An honorary doctorate will be awarded to U.S. Poet Laureate Juan Felipe Herrera at Fresno State’s 105th commencement at 9:30 a.m. Saturday, May 21, at the Save Mart Center.

Fresno State President Joseph I. Castro will confer the Doctor of Letters degree upon the authority of the California State University Board of Trustees in recognition of Herrera’s poetic influence in shaping cultural ideals and the human spirit.

The son of migrant farmworkers, Herrera, a Fowler native and former Fresno State professor, was named as the United States’ 21st poet laureate in 2015. He became the first Hispanic to be named as such. Herrera, who lives in Fresno, was appointed to a second term in 2016.

Herrera was California Poet Laureate from 2012 to 2014 and was elected Chancellor of the Academy of American Poets in 2011. He has won the Hungry Mind Award of Distinction, the Focal Award, two Latino Hall of Fame Poetry Awards and a PEN West Poetry Award.

His honors include the University of California, Berkeley Regent’s Fellowship and fellowships from the National Endowment for the Arts, the Bread Loaf Writer’s Conference and the Stanford Chicano Fellows. He has also received several grants from the California Arts Council.

He was educated at the University of California, Los Angeles and Stanford University and received his Master of Fine Arts from the University of Iowa Writer’s Workshop.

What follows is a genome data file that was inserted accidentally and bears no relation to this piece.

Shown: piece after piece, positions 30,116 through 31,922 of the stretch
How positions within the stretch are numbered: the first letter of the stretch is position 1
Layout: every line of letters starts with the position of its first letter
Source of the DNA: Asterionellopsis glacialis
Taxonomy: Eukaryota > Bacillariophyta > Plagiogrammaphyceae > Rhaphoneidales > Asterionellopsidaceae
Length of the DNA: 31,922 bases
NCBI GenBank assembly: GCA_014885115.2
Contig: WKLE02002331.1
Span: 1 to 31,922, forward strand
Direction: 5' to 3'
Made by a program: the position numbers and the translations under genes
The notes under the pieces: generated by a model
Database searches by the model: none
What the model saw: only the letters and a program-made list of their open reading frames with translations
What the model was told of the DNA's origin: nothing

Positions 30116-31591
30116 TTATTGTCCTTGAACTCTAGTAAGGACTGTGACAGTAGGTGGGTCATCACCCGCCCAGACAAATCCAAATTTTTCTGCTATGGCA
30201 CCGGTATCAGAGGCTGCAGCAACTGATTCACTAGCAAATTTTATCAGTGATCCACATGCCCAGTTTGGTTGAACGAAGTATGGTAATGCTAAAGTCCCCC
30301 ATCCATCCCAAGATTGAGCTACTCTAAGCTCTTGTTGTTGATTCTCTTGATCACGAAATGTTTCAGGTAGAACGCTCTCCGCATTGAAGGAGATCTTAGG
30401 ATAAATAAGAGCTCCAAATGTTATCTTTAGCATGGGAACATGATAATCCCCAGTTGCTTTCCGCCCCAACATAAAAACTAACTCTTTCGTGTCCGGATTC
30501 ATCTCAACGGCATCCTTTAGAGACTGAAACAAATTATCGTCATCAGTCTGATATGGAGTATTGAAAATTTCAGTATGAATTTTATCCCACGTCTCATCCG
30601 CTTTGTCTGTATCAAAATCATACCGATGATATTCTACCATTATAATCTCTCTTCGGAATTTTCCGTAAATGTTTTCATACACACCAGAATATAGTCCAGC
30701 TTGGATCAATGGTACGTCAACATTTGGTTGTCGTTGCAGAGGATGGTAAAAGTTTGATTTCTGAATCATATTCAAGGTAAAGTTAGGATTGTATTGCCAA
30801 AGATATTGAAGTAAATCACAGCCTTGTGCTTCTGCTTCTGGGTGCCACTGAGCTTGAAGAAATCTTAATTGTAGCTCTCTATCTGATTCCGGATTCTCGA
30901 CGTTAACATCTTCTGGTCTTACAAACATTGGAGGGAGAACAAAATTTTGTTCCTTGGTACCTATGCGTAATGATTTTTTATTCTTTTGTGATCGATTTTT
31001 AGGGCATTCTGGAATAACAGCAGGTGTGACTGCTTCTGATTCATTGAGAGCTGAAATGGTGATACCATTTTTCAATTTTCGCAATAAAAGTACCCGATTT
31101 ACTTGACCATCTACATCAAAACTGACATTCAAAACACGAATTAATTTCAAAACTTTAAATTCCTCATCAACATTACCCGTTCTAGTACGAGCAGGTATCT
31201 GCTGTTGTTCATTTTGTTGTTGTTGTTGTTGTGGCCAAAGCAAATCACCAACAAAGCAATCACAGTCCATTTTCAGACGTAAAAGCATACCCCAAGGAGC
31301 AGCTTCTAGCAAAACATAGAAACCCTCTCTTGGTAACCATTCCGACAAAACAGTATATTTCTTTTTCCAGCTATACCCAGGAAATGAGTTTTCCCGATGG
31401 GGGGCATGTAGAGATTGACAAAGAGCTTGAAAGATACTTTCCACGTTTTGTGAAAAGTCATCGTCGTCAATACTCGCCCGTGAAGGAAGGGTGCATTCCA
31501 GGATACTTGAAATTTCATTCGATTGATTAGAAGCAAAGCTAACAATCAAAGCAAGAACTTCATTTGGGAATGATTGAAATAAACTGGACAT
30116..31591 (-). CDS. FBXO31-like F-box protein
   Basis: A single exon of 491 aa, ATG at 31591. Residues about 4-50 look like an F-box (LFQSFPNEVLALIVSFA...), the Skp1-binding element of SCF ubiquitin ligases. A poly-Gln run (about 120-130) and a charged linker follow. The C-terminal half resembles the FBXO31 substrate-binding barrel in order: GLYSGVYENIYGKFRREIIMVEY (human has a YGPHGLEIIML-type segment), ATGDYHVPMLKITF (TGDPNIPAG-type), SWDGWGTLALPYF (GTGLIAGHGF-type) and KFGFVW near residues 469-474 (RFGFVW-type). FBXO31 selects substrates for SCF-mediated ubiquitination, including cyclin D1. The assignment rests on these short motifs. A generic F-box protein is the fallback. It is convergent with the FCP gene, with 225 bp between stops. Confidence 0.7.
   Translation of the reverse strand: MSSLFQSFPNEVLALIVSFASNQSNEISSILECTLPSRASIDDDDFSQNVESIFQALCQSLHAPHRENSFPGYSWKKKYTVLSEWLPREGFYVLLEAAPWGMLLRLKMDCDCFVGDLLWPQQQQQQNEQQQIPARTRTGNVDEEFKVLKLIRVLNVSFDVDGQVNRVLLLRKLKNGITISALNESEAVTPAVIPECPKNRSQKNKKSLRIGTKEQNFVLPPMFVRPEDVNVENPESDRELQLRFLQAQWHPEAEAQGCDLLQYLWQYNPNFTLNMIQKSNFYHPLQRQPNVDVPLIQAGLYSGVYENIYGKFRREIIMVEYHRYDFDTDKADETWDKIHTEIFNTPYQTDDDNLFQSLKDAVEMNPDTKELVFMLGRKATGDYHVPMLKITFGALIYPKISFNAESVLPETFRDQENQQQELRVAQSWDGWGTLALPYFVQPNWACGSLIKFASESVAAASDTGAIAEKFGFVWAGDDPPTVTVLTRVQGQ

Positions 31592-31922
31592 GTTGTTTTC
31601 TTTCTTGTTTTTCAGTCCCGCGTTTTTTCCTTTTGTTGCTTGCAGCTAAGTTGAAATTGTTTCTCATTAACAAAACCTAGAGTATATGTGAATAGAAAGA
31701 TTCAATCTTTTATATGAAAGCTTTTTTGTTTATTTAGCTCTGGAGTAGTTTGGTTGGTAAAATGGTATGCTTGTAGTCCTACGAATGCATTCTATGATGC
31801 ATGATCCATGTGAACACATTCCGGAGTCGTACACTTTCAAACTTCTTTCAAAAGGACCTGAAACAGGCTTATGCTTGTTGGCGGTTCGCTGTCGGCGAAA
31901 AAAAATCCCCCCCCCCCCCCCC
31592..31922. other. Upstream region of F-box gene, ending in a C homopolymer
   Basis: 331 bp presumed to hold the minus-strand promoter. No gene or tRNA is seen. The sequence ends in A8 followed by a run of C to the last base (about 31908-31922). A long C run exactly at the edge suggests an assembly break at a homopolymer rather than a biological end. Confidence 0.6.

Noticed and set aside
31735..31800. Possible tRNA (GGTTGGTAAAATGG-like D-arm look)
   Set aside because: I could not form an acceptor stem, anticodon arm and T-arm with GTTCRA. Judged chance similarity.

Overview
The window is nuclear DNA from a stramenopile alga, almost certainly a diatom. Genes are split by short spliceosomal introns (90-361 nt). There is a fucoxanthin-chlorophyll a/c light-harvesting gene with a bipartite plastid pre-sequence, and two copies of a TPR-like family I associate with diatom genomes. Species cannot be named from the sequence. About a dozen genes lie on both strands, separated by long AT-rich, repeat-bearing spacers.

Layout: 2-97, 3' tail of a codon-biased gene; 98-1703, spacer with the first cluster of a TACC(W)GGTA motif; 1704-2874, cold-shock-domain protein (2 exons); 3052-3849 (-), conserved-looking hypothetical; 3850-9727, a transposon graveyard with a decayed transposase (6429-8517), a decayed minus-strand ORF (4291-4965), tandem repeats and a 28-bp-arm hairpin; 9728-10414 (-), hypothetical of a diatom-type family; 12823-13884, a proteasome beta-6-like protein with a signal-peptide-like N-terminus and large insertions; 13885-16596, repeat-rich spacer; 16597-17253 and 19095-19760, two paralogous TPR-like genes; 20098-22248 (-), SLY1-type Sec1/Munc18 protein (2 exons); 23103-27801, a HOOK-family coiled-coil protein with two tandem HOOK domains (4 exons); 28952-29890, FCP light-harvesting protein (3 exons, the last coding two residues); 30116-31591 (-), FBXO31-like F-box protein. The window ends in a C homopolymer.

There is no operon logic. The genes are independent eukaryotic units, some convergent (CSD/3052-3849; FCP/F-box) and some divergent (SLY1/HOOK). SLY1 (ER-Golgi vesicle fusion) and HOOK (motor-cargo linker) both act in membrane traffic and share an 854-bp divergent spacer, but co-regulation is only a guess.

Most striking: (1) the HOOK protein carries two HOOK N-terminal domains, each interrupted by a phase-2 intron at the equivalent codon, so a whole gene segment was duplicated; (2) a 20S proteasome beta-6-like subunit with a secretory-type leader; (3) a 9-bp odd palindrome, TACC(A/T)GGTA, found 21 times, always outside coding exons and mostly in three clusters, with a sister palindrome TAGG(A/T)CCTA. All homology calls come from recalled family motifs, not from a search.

Herrera taught at Fresno State from 1990 to 2004 and was chairman of the Chicano and Latin American Studies Department. He recently retired as chairman of the creative writing department at the University of California at Riverside.

He is the author of 28 books of poetry, novels for young adults and collections for children, most recently “Portraits of Hispanic American Heroes,” a picture book showcasing inspirational Hispanic and Latino Americans. His most recent book of poems is “Senegal Taxi.”

Herrera is also a performance artist and activist on behalf of migrant and indigenous communities and at-risk youth. His creative work often crosses genres, including poetry opera and dance theatre. His children’s book, “The Upside Down Boy,” was adapted into a musical.

His award-winning books for children and young adults include “Calling the Doves,” which won the Ezra Jack Keats Award, and “CrashBoomLove,” a novel-in-verse for young adults, which won the Americas Award. His book Half of the World in Light: New and Selected Poemswas a finalist for the National Book Critics Circle prize in 2009.

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